The world’s political systems today are, generally, neither fully despotic on the one hand nor completely free on the other. Instead, most of us languish under so-called “social democracy”, a curious mixture in which a degree of sovereignty in the form of voting rights reside in the citizenry while political leadership and control remains distinct in the form of various functionaries such as Presidents, Prime Ministers, Congressmen and Members of Parliament.
A libertarian might contend, of course, that such a social democratic system ends up being worse for individual liberty than a dictatorship or monarchy. The important point, however, is that the ideological extremes have been blended into some kind of soup which, at least from the de jure point of view, represent neither total freedom on the one hand nor total despotism on the other.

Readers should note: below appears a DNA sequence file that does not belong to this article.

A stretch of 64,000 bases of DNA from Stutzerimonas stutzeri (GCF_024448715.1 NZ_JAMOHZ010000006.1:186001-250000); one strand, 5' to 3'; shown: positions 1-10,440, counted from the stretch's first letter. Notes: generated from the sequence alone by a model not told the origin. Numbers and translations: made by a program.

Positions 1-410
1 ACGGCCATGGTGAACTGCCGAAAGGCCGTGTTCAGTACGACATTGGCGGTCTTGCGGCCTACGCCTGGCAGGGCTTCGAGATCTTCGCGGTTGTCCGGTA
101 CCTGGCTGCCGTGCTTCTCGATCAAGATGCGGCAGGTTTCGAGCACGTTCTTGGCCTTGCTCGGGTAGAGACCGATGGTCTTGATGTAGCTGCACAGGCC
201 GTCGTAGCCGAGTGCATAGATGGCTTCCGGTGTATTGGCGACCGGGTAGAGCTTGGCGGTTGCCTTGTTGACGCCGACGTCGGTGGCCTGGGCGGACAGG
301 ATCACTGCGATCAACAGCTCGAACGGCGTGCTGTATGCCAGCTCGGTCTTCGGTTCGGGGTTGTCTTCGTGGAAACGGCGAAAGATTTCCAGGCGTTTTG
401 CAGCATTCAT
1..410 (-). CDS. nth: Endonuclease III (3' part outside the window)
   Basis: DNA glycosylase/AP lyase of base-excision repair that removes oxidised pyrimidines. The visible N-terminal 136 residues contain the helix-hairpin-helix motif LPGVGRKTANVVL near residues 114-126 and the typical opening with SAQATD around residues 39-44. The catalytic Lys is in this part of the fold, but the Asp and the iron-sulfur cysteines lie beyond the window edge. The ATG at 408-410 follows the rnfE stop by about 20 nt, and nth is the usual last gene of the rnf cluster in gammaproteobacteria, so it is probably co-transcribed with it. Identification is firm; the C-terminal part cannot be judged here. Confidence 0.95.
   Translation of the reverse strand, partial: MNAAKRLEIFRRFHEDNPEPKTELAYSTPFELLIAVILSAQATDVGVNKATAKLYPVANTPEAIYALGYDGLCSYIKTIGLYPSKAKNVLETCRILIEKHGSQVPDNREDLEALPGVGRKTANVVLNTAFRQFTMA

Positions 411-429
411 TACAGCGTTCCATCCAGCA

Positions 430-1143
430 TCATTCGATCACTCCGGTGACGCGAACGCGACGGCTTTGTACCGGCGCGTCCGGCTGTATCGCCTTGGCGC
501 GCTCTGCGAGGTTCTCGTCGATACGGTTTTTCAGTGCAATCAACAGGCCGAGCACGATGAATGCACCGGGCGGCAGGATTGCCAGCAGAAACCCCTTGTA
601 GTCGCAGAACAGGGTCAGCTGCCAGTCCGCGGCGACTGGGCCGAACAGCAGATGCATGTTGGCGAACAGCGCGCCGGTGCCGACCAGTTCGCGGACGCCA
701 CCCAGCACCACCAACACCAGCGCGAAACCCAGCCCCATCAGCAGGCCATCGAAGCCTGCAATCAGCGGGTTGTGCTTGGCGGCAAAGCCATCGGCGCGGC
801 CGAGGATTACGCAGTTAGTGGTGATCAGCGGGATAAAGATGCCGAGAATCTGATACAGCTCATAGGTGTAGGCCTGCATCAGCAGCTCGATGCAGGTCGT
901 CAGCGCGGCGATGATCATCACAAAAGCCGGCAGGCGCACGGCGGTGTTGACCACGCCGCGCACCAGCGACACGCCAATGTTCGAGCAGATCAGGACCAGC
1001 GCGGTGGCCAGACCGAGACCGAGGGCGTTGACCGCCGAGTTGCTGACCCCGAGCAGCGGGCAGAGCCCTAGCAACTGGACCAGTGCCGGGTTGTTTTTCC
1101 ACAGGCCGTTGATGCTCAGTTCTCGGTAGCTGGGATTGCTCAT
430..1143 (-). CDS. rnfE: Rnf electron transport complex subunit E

In exactly the same way, neither do our economic systems represent any ideological purity. We are neither fully capitalist nor are we completely socialised. Instead we have to put up with some kind of “mixed” economy that contains both capitalistic and socialistic elements. Continue reading